Friday, May 15, 2009

What happens in Snowbird stays in Snowbird

My friends just left, and I feel much more decompressed after having had the chance to hang out with them. Tomorrow morning, I am heading to Heathrow to fly to the Snowbird dynamical systems conference (that's not the official title), which is my favorite conference. I'll be bloody exhausted when I get there and I am pretty tired now, but that's alright. In addition to all the great talks, I'll see several collaborators and also some old friends that I haven't seen in a while. (That's one of the best parts about conferences, actually. It's nice to see old friends.)

Postscript (5/16/09): Wow, I just realized that if one reads the above paragraph quickly, then "decompressed" might come out as "depressed" and give entirely the wrong meaning as a result. English language, oh how I love thee. (Granted, 'more decompressed' isn't exactly textbook English...)

Mistaken Identities on Cardboard

Here are some mistaken identities that have been immortalized on baseball cards, as compiled by the blog Home Run Derby. A couple of these are absolutely awesome.

(Tip of the cap to Rob Neyer.)

Congratulations to Ben Williamson!

On occasion, when something special warrants it, I put the blog spotlight on one of my friends. In this case, my old friend Ben Williamson (who actually turned 29 yesterday, though I naturally still remember his days as a 14-year-old Caltech freshman) graduates from Law School with High Honors today. He has a 2-year gig waiting for him as a judicial law clerk in his home town of Pensacola, Florida. Excellent!

Thursday, May 14, 2009

Good Friends + Good Desserts = Big Win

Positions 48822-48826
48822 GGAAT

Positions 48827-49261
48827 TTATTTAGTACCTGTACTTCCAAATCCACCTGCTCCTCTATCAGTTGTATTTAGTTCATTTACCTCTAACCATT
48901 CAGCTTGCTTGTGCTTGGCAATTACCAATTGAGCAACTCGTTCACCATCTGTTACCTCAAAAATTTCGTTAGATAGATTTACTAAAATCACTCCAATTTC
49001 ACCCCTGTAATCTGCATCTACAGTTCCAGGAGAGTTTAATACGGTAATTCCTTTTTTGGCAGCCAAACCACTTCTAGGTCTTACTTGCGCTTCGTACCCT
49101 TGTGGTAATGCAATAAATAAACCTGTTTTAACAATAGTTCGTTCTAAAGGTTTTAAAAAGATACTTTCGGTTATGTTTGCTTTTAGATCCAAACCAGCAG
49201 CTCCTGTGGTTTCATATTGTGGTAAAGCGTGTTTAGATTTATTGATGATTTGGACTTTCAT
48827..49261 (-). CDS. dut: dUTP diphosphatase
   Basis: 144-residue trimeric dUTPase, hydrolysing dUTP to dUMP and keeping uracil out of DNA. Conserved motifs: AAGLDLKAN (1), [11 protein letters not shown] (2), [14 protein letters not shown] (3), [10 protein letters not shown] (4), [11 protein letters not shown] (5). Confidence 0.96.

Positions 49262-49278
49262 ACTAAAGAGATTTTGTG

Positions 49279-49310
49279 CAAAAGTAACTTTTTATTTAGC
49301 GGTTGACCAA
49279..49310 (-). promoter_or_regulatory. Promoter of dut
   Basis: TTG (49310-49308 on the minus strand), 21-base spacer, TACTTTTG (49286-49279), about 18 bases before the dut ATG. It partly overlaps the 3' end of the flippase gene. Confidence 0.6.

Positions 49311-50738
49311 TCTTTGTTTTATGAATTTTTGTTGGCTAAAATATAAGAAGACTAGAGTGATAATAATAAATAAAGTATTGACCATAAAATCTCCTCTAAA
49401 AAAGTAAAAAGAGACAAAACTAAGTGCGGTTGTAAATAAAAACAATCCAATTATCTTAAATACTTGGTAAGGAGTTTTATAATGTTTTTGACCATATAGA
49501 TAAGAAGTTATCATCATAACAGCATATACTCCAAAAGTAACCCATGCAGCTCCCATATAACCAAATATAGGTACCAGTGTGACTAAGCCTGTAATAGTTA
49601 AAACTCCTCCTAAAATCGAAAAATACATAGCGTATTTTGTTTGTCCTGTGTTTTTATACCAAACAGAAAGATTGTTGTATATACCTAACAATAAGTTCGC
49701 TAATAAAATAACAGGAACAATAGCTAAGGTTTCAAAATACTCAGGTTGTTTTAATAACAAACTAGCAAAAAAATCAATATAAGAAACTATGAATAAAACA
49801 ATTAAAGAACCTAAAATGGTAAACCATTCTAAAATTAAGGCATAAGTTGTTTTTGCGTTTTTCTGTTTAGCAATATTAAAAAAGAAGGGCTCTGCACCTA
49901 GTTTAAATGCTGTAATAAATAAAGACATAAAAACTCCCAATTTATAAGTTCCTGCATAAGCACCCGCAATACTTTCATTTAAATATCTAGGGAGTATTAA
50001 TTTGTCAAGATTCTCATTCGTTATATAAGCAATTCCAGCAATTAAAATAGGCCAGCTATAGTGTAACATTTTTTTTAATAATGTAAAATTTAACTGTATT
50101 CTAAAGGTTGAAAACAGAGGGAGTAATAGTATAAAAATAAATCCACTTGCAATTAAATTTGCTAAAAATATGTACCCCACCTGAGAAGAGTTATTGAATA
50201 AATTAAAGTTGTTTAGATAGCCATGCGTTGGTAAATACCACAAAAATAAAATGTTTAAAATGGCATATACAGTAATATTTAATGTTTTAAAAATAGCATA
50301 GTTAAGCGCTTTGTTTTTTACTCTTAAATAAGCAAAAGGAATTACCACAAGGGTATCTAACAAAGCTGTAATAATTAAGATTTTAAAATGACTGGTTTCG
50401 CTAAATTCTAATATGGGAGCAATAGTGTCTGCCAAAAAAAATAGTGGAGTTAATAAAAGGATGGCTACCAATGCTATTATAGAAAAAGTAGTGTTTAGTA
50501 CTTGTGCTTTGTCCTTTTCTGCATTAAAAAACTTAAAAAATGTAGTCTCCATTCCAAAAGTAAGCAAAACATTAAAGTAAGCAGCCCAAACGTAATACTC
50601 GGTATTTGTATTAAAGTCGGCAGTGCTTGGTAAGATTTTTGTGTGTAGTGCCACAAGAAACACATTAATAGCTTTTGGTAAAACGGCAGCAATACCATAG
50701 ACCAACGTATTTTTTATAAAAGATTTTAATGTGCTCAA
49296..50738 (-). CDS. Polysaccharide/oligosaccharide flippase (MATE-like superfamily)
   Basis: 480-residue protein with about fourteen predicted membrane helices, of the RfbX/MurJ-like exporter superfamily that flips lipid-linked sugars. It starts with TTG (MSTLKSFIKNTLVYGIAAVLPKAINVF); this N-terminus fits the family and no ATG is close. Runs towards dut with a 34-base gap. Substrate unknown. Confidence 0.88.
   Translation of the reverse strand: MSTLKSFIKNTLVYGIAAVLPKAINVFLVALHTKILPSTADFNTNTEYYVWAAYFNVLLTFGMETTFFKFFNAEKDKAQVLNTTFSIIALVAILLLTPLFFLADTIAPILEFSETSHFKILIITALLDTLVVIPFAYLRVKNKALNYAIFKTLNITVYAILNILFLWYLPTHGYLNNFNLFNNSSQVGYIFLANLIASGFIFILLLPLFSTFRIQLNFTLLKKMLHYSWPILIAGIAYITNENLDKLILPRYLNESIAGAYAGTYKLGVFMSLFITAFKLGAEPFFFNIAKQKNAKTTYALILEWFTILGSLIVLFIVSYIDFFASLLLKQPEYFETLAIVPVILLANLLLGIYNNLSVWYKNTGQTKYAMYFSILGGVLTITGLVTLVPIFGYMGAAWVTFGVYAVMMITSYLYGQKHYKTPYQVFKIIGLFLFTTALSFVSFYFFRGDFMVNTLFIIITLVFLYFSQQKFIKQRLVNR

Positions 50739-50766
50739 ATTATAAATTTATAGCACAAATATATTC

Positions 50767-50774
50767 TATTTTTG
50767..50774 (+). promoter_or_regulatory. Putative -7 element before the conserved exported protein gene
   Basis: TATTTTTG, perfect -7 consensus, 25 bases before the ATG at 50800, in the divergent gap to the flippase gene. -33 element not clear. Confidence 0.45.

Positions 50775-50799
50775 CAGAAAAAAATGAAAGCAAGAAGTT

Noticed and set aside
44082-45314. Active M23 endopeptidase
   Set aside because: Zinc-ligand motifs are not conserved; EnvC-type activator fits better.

I'm having a party tomorrow, some close friends will be coming, I've already bought some very good but expensive desserts, and there should be some gaming on the docket. That's about all I have to say.

Monday, May 11, 2009

That's creepy.

I was walking back from our networks journal club meeting just over an hour ago, and I noticed as I was crossing the St. Giles graveyard that two people were sunbathing among the tombstones. That's a bit much for me, and I find the constant picnics that the locals have among the tombstones when the weather is nice to be creepy enough as it is. Of course, the latter did lead to one of the most priceless comments that I have ever heard from one of my students when them informed me that she had lost her notes "either in Somerville or in the St. Giles graveyard". Brits are strange.

Friday, May 08, 2009

I think I want this on my tombstone.

Today I'd like to blog about the editorial by American Scientist Editor-in-Chief David Schoonmaker in the May-June issue of that magazine. This is the issue in which my article on the origin of the FPU problem appears, and David spent a lot of his editorial writing about our memorable in-person editing incident when I was visiting Peter Mucha, a collaborator at University of North Carolina at Chapel Hill. I had spent the entire day working on network science research with Peter and then we started our marathon meeting at 6pm. As David writes: